Calvin prayed at the conclusion of his lectures. Those prayers are both intriguing reading and profound spiritual instruction. For example, at the conclusion of the 38th lecture on the Minor Prophets, he prays
Grant, Almighty God, that as almost the whole world give such loose reins to their licentiousness, that they hesitate not either to despise or to regard as of no value thy sacred word,—Grant, O Lord, that we may always retain such reverence as is justly due to it and to thy holy oracles, and be so moved, whenever thou deignest to address us, that being truly humbled, we may be raised up by faith to heaven, and by hope gradually attain that glory which is as yet hid from us. And may we at the same time so submissively restrain ourselves, as to make it our whole wisdom to obey thee and to do thee service, until thou gatherest us into thy kingdom, where we shall be partakers of thy glory, through Christ our Lord. Amen. [Calvin, J., Commentaries on the Twelve Minor Prophets (Joe 1:1–4)].
Noteworthy here is the focus of Calvin’s prayer:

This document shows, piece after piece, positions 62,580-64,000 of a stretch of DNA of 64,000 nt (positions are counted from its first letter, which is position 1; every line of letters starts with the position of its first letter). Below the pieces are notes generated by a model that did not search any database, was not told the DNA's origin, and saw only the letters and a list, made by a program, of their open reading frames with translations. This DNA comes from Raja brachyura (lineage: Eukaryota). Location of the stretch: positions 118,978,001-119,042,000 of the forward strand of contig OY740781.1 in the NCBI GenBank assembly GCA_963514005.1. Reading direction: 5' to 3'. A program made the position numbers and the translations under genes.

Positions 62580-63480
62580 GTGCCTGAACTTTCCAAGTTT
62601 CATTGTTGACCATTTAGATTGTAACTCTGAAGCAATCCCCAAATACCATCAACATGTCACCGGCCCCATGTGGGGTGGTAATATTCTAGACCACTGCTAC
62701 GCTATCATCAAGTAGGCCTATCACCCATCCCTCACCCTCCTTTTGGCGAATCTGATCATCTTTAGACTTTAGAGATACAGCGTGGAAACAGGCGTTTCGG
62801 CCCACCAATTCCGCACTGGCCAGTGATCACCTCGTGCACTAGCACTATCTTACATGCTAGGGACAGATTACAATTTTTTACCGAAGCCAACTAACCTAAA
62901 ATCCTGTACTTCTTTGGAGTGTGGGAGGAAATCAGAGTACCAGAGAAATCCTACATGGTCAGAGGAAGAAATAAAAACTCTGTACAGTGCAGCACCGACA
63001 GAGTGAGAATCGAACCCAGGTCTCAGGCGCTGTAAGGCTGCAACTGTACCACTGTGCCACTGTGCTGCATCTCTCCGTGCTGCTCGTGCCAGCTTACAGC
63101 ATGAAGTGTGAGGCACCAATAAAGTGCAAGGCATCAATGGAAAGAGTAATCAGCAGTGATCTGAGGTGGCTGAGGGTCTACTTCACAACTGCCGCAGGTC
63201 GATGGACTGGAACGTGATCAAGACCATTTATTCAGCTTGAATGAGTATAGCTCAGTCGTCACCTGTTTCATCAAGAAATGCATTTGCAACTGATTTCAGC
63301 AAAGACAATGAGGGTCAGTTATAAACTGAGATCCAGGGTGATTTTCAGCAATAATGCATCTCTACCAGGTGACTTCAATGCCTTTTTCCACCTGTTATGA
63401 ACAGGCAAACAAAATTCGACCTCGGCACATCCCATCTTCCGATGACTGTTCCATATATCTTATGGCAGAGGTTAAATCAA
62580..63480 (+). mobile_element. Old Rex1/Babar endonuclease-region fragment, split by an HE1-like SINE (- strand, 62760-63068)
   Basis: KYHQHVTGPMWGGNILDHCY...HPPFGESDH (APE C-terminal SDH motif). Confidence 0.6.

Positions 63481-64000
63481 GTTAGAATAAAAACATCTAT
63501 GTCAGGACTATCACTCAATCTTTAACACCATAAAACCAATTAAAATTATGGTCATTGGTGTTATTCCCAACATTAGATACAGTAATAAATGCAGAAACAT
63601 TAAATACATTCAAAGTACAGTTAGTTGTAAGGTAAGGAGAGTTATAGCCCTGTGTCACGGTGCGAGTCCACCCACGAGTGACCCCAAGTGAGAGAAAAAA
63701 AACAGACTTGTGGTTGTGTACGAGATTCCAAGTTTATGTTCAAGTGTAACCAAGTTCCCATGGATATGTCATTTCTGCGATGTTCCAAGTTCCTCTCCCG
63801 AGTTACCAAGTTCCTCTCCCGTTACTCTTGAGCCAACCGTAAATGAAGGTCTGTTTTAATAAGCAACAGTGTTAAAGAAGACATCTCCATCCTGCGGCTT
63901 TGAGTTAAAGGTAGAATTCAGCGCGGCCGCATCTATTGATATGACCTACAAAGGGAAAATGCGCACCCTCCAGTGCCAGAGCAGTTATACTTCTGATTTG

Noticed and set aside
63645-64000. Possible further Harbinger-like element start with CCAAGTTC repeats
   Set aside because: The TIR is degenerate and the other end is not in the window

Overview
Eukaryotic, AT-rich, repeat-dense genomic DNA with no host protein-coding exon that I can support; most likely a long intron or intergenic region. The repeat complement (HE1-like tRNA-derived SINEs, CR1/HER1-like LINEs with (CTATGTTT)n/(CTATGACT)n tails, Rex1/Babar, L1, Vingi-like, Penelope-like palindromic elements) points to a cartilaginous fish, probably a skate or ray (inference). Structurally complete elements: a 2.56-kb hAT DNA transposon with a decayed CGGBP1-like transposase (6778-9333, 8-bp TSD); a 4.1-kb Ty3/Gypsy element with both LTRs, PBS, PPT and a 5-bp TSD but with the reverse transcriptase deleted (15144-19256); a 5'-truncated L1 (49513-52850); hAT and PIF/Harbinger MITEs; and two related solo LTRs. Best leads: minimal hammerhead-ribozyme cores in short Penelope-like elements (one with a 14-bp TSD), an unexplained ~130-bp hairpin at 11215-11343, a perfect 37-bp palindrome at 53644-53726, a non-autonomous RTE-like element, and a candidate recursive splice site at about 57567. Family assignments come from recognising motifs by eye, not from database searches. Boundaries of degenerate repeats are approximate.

1- that his hearers value Scripture; 2- that they reverence God’s speech; 3- that they be humbled by the fact that God stoops to speak to them; 4- and finally, that they heed it to the point of real active obedience.
The background to this prayer is the remarkable claim of Calvin that
The Prophet reproves the Jews for being so stupid as not to consider that they were chastised by the hand of God, though this was quite evident. Hence they pervert, in my judgment, the meaning of the Prophet, who think that punishments are here denounced which were as yet suspended; for they transfer all these things to a future time. But I distinguish between this reproof and the denunciations which afterwards follow. Here then the Prophet reproaches the Jews, that having been so severely smitten, they did not gain wisdom; and yet even fools, when the rod is applied to their backs, know that they are punished. Since then the Jews were so stupid, that when even chastised they did not understand that they had to do with God, the Prophet justly reproves this madness. Hear, he says, ye old men; give ear, all ye inhabitants of the land, and declare this to your children. But the consideration of this passage I shall put off till tomorrow.
Calvin’s rather gruff remarks – set in balance with the prayer he uttered moments afterward- indicate that for Calvin there was a terrible danger in refusing to respect God’s address. Such refusal was, in his terminology, ‘stupid’. As those who refused to hear Amos were ‘stupid’ so too, Calvin would argue, are those who refuse to hear God today (in Calvin’s day).
Calvin was absolutely convinced that God must be heard. Surely Christians today would assert the same (albeit without such free use of the word ‘stupid’).